The Characteristics of Time-Dependent Changes of Coefficient of Permeability for Superabsorbent Polymer-Soil Mixtures

Jakub Misiewicz, Sujit Sankar Datta, Krzysztof Lejcuś, Daria Marczak

Research output: Contribution to journalArticlepeer-review

10 Scopus citations


Water uptake dynamics of superabsorbent polymers (SAP) in soil is of key importance for the optimum application of these materials in environmental engineering and agriculture, so goal of this paper is to determine time dependent values of coefficient of permeability for various SAP-soil mixtures. Retaining water in soil is a key requirement in critical zones to support plant growth. There is an urgent need for technologies that can increase soil water retention, given the increasing prevalence of droughts and scarcity of clean water as the climate changes, combined with the rising demand for food by a growing world population. SAPs are materials that can absorb significant amounts of water, and thus have tremendous potential to help increase water retention in soil. However, while some studies have characterized the equilibrium swelling behavior of SAPs in soil, how their addition influences the time-dependent flow of water through soil remains poorly understood. Here, we address this gap in knowledge by directly measuring the coefficient of permeability of SAP-soil mixtures, testing different soil grain sizes, SAP grain sizes, and different SAP-soil ratios. We find that SAP addition can dramatically hinder the flow rate of water through soil—reducing the permeability by several orders of magnitude, and in some cases causing complete blockage of water infiltration, at mass fractions as small as 1%. In this scenario coefficient of permeability of 1.23 × 10−4 m/s dropped by a factor of ~10 after 14 min, a factor of ~100 after 36 min, and by nearly a factor of ~1000 after 63 min, eventually causing complete blockage of infiltration after 67 min. Authors concluded that in this particular situation the size and quantity of SAP particles was enough to nearly completely fill the available pore space resulting in rendering the soil column almost completely impermeable. Moreover, we demonstrate that these effects are well-described by a simple hydraulic model of the mutual interactions between SAP and soil grains, providing more generally-applicable and quantitative principles to model SAP-soil permeability in applications. Ultimately, this work could help evaluate the optimal proportions and grain sizes of SAPs to use for a given soil to simultaneously achieve a desirable permeability along with increased water holding capacity in the plant root zone.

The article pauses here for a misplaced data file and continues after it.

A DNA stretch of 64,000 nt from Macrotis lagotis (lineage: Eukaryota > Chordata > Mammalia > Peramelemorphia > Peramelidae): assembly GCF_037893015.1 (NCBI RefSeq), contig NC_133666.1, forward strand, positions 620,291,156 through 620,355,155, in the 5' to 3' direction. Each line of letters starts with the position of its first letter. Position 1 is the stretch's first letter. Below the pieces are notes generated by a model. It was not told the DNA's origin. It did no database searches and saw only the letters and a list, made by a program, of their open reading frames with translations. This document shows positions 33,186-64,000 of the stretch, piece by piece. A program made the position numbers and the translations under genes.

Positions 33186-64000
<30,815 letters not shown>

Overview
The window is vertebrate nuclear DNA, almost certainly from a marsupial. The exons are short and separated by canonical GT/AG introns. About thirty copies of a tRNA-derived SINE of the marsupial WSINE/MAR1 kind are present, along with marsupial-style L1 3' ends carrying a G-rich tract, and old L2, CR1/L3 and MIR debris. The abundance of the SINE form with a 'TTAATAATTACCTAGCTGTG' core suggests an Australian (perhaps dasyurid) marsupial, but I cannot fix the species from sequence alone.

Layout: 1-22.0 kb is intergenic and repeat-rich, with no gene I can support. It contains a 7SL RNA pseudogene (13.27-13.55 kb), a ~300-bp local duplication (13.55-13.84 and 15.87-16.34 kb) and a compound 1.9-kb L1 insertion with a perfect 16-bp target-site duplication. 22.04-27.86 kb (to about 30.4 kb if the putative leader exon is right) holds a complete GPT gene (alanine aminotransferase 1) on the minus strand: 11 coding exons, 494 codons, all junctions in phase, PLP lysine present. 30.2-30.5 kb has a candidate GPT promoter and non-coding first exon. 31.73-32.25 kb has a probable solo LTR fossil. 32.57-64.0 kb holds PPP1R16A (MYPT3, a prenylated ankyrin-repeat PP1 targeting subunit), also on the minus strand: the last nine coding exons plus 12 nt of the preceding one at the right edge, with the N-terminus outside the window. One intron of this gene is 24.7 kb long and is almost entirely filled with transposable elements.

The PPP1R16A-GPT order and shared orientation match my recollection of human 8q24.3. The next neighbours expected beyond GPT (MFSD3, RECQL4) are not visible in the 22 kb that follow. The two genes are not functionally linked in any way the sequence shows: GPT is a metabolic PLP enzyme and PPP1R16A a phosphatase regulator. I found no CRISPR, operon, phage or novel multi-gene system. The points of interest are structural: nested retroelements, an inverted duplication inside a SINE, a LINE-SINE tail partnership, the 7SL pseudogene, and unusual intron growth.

Original languageEnglish (US)
Article number4465
Issue number13
StatePublished - Jul 1 2022

All Science Journal Classification (ASJC) codes

  • Condensed Matter Physics
  • General Materials Science


  • SAP-soil mixture
  • coefficient of permeability
  • flow rate
  • infiltration
  • superabsorbent polymers


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